Now is the best time to decide that we are willing to pay the price for the progress we truly want, remembering that resilience will be required when resolve is tested.
What if we set an ambitious goal, strive towards it and don’t quite get there? Simply remember that you are far closer than you would have been had you never set the goal. I haven’t reached grade 8 piano yet, but grade 6 is far from a complete failure! Celebrate the success, then modify the goal and keep striving.
In another landmark address, Dieter Uchtdorf stated:
“With every new day, a new dawn comes—not only for the earth but also for us. And with a new day comes a new start—a chance to begin again.
“Sometimes the thing that holds us back is fear. We might be afraid that we won’t succeed, that we will succeed, that we might be embarrassed, that success might change us, or that it might change the people we love.
“And so we wait. Or give up.
“Another thing we need to remember when it comes to setting goals is this: We almost certainly will fail—at least in the short term. But rather than be discouraged, we can be empowered because this understanding removes the pressure of being perfect right now. It acknowledges from the beginning that at one time or another, we may fall short. Knowing this up front takes away much of the surprise and discouragement of failure.
“When we approach our goals this way, failure doesn’t have to limit us. Remember, even if we fail to reach our ultimate, desired destination right away, we will have made progress along the road that will lead to it.
“And that matters—it means a lot.
“Even though we might fall short of our finish line, just continuing the journey will make us greater than we were before.
“An old proverb says, “The best time to plant a tree is 20 years ago. The second-best time is now.”
“There is something wonderful and hopeful about the word now. There is something empowering about the fact that if we choose to decide now, we can move forward at this very moment.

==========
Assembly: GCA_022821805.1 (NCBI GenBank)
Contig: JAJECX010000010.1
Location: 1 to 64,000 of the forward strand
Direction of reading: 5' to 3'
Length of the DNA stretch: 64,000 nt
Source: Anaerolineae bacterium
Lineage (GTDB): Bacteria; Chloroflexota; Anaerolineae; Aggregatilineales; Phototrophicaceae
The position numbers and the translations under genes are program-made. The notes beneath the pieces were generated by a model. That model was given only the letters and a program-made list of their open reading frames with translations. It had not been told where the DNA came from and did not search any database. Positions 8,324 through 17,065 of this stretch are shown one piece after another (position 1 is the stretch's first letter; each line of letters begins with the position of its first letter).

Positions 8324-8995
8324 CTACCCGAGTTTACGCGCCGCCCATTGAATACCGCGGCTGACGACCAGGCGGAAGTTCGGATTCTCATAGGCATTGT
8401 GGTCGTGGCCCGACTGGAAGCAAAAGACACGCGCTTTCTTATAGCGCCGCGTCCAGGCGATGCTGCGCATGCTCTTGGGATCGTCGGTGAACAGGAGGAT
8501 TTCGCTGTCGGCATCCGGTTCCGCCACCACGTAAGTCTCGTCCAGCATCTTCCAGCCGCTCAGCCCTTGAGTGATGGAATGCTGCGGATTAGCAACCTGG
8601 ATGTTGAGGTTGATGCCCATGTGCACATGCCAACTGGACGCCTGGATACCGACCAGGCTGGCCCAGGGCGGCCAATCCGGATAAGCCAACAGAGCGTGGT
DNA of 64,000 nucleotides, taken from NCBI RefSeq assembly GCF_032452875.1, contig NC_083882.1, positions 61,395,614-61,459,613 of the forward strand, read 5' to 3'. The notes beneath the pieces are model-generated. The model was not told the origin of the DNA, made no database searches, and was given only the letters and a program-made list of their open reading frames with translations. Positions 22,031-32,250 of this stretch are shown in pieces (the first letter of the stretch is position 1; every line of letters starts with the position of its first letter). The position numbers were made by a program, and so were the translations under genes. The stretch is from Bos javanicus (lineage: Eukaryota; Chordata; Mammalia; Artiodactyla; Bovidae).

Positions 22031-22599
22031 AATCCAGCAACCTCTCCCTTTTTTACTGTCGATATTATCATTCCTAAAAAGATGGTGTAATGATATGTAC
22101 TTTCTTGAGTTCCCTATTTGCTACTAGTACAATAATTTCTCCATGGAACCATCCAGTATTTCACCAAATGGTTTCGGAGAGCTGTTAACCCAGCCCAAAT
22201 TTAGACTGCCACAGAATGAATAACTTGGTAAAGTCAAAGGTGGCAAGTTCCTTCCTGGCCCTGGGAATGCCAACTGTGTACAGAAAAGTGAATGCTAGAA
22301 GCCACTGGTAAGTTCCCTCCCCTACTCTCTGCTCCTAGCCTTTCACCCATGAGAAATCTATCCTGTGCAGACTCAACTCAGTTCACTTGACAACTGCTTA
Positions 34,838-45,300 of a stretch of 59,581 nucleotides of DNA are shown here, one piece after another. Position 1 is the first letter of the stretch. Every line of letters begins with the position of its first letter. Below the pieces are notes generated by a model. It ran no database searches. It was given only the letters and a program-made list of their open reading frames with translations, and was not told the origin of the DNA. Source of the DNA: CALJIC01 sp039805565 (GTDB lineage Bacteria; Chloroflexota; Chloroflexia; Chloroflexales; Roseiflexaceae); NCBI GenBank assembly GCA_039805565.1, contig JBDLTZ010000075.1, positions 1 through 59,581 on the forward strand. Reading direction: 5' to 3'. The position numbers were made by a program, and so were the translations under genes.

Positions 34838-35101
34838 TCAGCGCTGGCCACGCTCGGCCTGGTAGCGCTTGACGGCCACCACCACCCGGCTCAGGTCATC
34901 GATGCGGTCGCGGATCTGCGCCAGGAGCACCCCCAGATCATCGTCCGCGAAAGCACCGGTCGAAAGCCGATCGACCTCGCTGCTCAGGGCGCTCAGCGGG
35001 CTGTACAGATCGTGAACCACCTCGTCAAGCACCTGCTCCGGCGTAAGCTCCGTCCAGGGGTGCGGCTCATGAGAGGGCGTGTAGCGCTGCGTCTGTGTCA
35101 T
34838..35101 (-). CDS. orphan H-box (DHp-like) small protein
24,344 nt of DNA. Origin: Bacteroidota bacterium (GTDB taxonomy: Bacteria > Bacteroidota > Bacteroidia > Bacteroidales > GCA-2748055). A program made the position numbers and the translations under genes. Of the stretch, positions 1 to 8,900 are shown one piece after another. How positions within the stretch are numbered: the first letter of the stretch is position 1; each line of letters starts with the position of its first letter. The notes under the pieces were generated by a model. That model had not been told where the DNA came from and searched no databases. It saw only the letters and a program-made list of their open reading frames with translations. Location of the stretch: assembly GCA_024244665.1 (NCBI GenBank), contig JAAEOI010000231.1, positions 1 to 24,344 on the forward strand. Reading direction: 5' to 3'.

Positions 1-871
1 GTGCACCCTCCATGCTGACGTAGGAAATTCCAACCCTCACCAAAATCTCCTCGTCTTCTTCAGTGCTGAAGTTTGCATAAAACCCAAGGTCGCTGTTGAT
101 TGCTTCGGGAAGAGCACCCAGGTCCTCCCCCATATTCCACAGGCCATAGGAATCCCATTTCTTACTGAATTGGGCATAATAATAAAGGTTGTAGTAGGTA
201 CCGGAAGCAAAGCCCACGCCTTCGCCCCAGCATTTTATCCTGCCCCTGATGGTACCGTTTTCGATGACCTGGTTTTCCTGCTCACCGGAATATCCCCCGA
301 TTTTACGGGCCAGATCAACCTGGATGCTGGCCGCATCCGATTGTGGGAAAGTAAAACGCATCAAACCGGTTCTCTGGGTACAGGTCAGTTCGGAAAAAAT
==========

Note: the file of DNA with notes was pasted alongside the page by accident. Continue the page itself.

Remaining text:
Now is the best time to start becoming the person we eventually want to be—not only 20 years from now but forever.” 
Theodore Roosevelt said:
“Far better is it to dare mighty things, to win glorious triumphs, even though checkered by failure… than to rank with those poor spirits who neither enjoy nor suffer much, because they live in a gray twilight that knows not victory nor defeat.” 
Jim Rohn profoundly stated:
“There are two types of pain you will go through in life, the pain of discipline and the pain of regret. Discipline weighs ounces while regret weighs tonnes.” 
Amen to that.
There is no doubt that the price of progress is high. ‘No challenge, no growth’ and all that. Learning to be consistent with our efforts, resilient in times of testing and patient with our progress — however slow — is a constant battle. Yet I fear that procrastination or hiding behind addictive behaviours that dull our desires, blockade our progress and obscure our potential will result in our paying a far higher price.
I’ve always believed that everything I present should challenge readers or listeners to change. Before this day is over, I invite you to write down one thing in which you want to progress, then one thing you are going to do tomorrow to begin making that progress. I then invite you, as the tortoise did, to demonstrate integrity through consistent effort. We will not only be paying the price for progress, we will be reaping the rewards.
- Dieter F. Uchtdorf ‘Continue in Patience’, https://www.lds.org/general-conference/2010/04/continue-in-patience?lang=eng
- Dieter F. Uchtdorf ‘Continue in Patience’, https://www.lds.org/general-conference/2010/04/continue-in-patience?lang=eng
- David A. Bednar, ‘Steadfast and Immovable, Always Abounding in Good Works’, https://www.lds.org/new-era/2008/01/steadfast-and-immovable-always-abounding-in-good-works?lang=eng
- Clayton M. Christensen, http://www.goodreads.com/quotes/891558-it-s-easier-to-hold-your-principles-100-percent-of-the
- James Clear, http://jamesclear.com/marginal-gains
- Simon Sinek ‘Milennials in the Workplace’, https://www.youtube.com/watch?v=5MC2X-LRbkE
- Jim Rohn, http://jamesclear.com/marginal-gains
- Thomas S. Monson ‘Decisions Determine Destiny’, https://www.lds.org/new-era/1979/11/decisions-determine-destiny?lang=eng
- Daniel Gilbert ‘Stumbling on Happiness’, https://www.brainpickings.org/2014/06/18/daniel-gilbert-happiness-future-self/
- Dieter F Uchtdorf, ‘The Best Time to Plant a Tree’, https://www.churchofjesuschrist.org/study/liahona/2014/01/the-best-time-to-plant-a-tree?lang=eng
- Theodore Roosevelt, https://www.brainyquote.com/quotes/quotes/t/theodorero103499.html
- Jim Rohn, http://www.goodreads.com/quotes/218411-there-are-two-types-of-pain-you-will-go-through
About the writer:
After years of suffering with crippling communication anxiety, Simon Day was left with two choices: spend his whole life hiding in the shadows and risk losing everything, or find his voice. Through a painful yet empowering journey of discovery, Simon has transformed from terrified teenager to UK award-winning speaker and communications coach. He now employs his communication skills as a leader in education and works under his self-built brand, Speak With Simon, to coach others seeking to lose their fear, find their voice and speak with greater power.